Ready for a Hot and Sexy Summer?
Let’s put it bluntly: Great sex is great for you.
You know what feels good – when climaxing releases dopamine and oxytocin and turns on some of your body-boosting neurotransmitters.
But how does that work exactly? You can break down the benefits into two categories: physical and emotional.
The American Heart Association puts a good romp on par with other moderate physical endeavors, like taking a brisk walk or climbing a couple flights of stairs (you’ll burn about 200 calories in a standard bedroom session – though we hope you're too involved to be counting).
For women in particular, sex can strengthen stomach and pelvic muscles – and it should be a lot more fun than crunches! A Planned Parenthood survey (among others) indicated that regular sex (once or twice a week) can alleviate irregular cycles and even reduce cramps.
Studies have also shown that consistent sex can improve memory function, as well as boost your immune system to help fend off colds and flu – something everyone is hyper aware of in this time of COVID-19.
Overall, sex-released endorphins enhance your sense of well-being and calm and may also address on-going issues with migraines and pain.
On psychological level, regular sex supports a healthy relationship by improving emotional as well as physical intimacy.
To state the obvious: Relationships are less likely to break up when the sex is satisfying. In general, people regularly getting high-quality sex are happier, sleep better, and have lower stress levels than those who don’t.
So what’s the problem?
First of all, mainstream public health and medical professionals often fail to address sex as an important part of self-care and wellness, especially the evolving sexual libido and satisfaction of women as they go through all of life’s changes, including having children.
As Jackie Cornell, 1906 Chief of Policy and Health Innovations, puts it: “If your doctor doesn’t ask you about it, won’t hear you out, or gives you half-hearted advice to ‘just relax’, how can anyone summon the courage to have these conversations with our partners?”
Love in the Time of Coronavirus
For too many people, sex can feel like one more box to tick off on a neverending to-do list.
Especially now, when you’re anxious about every tickle in your throat, worried about the cratering economy, and wondering obsessively about what the future may bring – who has the energy to feel sexy? But it's totally worth making an extra effort to get it on.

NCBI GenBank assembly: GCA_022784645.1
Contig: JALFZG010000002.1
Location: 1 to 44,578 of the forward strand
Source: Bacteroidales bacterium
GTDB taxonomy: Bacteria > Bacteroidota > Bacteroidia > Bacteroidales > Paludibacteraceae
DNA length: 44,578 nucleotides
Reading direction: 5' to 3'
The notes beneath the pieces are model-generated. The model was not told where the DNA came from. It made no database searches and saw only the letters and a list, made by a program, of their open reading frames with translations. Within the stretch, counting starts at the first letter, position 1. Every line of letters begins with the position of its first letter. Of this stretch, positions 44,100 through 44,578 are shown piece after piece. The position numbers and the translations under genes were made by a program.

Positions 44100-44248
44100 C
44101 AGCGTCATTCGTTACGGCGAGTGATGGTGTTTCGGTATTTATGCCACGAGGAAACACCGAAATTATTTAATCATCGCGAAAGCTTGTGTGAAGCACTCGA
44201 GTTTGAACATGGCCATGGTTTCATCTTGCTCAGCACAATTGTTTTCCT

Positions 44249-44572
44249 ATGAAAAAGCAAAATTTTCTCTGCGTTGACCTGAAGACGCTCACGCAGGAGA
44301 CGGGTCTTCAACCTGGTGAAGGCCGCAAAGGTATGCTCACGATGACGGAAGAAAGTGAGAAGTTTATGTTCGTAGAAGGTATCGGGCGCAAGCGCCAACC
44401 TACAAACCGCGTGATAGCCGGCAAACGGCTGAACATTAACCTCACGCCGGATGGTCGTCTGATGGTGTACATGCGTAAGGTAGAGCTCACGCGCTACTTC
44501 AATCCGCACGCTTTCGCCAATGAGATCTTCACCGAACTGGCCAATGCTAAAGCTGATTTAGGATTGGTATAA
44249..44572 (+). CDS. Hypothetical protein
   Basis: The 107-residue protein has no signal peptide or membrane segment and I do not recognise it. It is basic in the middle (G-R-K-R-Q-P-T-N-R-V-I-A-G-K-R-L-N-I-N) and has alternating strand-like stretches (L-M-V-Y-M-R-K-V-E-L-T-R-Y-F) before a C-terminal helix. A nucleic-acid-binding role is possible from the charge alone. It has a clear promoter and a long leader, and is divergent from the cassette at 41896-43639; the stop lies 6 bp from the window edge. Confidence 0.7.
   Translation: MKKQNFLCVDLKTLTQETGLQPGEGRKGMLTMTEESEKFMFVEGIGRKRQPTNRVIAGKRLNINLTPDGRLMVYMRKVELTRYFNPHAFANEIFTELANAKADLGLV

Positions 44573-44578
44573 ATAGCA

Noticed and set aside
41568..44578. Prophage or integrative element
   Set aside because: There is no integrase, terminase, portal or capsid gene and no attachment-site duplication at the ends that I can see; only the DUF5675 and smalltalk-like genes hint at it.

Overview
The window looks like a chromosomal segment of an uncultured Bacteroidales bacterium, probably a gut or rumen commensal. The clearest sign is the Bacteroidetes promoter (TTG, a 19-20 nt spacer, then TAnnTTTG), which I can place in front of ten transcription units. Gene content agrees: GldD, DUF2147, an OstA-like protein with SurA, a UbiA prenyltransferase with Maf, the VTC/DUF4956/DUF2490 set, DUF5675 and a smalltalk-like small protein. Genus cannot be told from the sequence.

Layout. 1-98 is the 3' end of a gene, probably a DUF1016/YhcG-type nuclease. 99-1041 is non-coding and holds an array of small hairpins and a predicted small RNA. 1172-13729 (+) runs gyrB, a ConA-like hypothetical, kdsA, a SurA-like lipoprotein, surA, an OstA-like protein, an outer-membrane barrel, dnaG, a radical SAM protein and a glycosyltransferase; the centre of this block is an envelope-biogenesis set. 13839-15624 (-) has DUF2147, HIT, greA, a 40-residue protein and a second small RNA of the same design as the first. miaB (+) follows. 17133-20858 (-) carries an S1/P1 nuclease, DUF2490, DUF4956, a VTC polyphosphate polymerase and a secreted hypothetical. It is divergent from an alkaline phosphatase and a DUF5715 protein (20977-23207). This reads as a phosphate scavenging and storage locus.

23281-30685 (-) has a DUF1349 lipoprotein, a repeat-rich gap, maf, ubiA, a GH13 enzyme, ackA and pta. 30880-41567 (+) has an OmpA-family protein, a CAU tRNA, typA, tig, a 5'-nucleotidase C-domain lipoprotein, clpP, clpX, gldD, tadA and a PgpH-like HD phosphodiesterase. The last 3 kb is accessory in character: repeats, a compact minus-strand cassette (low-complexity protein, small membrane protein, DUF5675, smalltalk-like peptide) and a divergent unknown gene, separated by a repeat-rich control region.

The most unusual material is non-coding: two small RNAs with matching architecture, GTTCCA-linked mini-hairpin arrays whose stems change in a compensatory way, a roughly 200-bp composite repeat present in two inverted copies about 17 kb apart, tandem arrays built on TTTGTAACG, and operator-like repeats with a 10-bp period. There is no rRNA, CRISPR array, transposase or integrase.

“In this time of unprecedented stress and anxiety due the pandemic, reaching climax may be just the tool needed to help reset and recharge,” says Cornell, who had a successful career in public health before joining 1906.
Cannabis Can Help!
Thanks to the waves of prohibition that have dominated drug policy in the U.S. for the past century or so (1906, in fact, is named for the year the Wiley Act was passed, effectively beginning cannabis prohibition in the United States), there is a vast need for research on the myriad ways in which cannabis works in the human body, including the relationship between cannabis and sex.
That said, as cannabis works generally to quell anxiety and reduce pain – two elements that can lead to low sex drive or inability to climax – it makes sense that the plant may indirectly upgrade sex by addressing those issues.
Your body’s natural endocannabinoid system is key in regulating things like pleasure, pain, relaxation, and homeostasis. When it is activated by the cannabinoids, it can leave users feeling increased pleasure and decreased pain, leading to relaxation. Cannabis also works on sensation receptors – sight, smell, sound, taste and touch.
Many women report positive bedroom benefits with cannabis. A 2017 study done by researchers at the Stanford University School of Medicine and published in the Journal of Sexual Medicine, took data from the National Survey of Family Growth to compare participants’ frequency of cannabis use with the frequency that they reported getting it on. People who said they use cannabis at least monthly reported more frequent sex than those who never consume. The researchers concluded, "A positive association between marijuana use and sexual frequency is seen in men and women across all demographic groups."